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Methodology

Sea-sick – Examining ocean diseases through literature

Tracy, A. M., Pielmeier, M. L., Yoshioka, R. M., Heron, S. F., & Harvell, C. D. (2019). Increases and decreases in marine disease reports in an era of global change. Proceedings of the Royal Society B286 (2019), 20191718

From coral bleaching to sea star wasting disease, stories of an unhealthy ocean have been all over the news. But are the animals in the sea actually sicker than before? Without long-running data sets tracking disease over time, it can be hard to see if diseases are growing more prevalent. In spite of this, Dr. Allison Tracy and her colleagues decided to investigate disease by looking at what we do have – papers and reports.

Literature Proxy

A bleached Acoropora coral. In the Caribbean, there were more reports on diseased coral after unusually warm periods and coral bleaching. Photo by Vardhan Patankar at Wikimedia Commons.

Dr. Tracy and her colleagues performed what is called a literature proxy, when you analyze  evidence and data provided in existing papers rather than collecting new data. The researchers looked at reports of diseases within nine different groups of plants and animals, from sea grasses to corals to marine mammals between 1970 and 2013. The scientists were then able to statistically analyze the number of reports of disease in each group over time. For some animals, like corals, the scientists even compared disease occurrence to temperature to see how disease incidences corresponded to periods of warmer than average water temperatures recorded by NOAA.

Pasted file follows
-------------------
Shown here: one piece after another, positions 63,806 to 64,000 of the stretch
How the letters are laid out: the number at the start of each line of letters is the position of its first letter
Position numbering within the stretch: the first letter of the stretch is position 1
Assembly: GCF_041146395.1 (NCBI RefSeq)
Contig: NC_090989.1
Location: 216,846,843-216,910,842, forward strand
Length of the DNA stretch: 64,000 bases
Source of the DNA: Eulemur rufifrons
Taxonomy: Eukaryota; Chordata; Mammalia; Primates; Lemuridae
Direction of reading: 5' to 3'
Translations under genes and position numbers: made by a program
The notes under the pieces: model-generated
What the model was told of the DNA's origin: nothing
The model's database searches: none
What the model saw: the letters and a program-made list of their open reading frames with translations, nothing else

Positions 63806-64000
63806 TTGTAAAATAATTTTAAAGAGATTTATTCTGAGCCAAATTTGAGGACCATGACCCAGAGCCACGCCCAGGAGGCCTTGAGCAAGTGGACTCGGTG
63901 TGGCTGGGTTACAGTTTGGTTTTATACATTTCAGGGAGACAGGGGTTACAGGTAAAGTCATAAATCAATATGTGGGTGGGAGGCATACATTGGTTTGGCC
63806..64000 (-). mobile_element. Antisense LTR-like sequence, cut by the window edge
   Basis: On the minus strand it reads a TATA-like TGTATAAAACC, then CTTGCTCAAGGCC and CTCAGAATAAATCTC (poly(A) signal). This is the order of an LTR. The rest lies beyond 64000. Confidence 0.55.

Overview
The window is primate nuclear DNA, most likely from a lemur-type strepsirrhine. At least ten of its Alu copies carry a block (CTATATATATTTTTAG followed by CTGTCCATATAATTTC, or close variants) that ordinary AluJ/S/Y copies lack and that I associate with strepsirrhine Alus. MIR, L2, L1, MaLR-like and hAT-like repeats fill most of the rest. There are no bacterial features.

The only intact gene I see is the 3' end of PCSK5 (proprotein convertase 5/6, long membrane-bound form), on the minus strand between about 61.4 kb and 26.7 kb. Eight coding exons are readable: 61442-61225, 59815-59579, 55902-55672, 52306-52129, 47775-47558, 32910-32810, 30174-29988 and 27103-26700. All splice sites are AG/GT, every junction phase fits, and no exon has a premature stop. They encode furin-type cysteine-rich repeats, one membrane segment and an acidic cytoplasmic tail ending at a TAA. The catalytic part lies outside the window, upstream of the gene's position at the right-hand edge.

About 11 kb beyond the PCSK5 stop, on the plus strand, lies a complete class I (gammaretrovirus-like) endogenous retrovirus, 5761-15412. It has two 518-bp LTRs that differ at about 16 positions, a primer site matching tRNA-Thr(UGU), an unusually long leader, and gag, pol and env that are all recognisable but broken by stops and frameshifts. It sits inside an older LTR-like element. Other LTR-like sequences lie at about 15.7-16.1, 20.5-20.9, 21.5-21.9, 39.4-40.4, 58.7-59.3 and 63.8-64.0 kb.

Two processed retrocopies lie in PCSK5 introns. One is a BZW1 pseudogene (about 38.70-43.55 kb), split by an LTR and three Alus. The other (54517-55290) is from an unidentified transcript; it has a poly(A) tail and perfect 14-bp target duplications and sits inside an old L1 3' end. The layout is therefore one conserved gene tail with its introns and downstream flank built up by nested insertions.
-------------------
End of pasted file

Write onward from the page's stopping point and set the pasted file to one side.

However, scientists must take a lot of care when conducting a literature proxy so they do not bias results. For example, an author who writes frequently about one topic can drive up the number of reports on diseases. To make sure that a prolific author wasn’t skewing results for a particular group, the researchers analyzed the data both with and without the papers from the most frequent author in each group.

The bad news – Some groups really are sicker than before

The literature proxy confirmed a lot of what has been suspected for a while, namely that coral reefs have been struggling in a changing sea. Coral bleaching, the process through which a stressed out coral evicts the helpful algae living inside of it, has gained a lot of press within the past few years as large portions of the Great Barrier Reef have bleached and, subsequently, died. Bleaching itself doesn’t always lead to coral death, but even if corals survive a bleaching event, they are more likely to get sick afterwards. When looking at Caribbean reefs, periods of heat stress (high surface water temperatures) were correlated with increases in reports of coral disease and bleaching. Additionally, more diseases in urchins have been reported since 1970, and the number of reports of diseases in marine mammals like seals and dolphins has increased since 2001.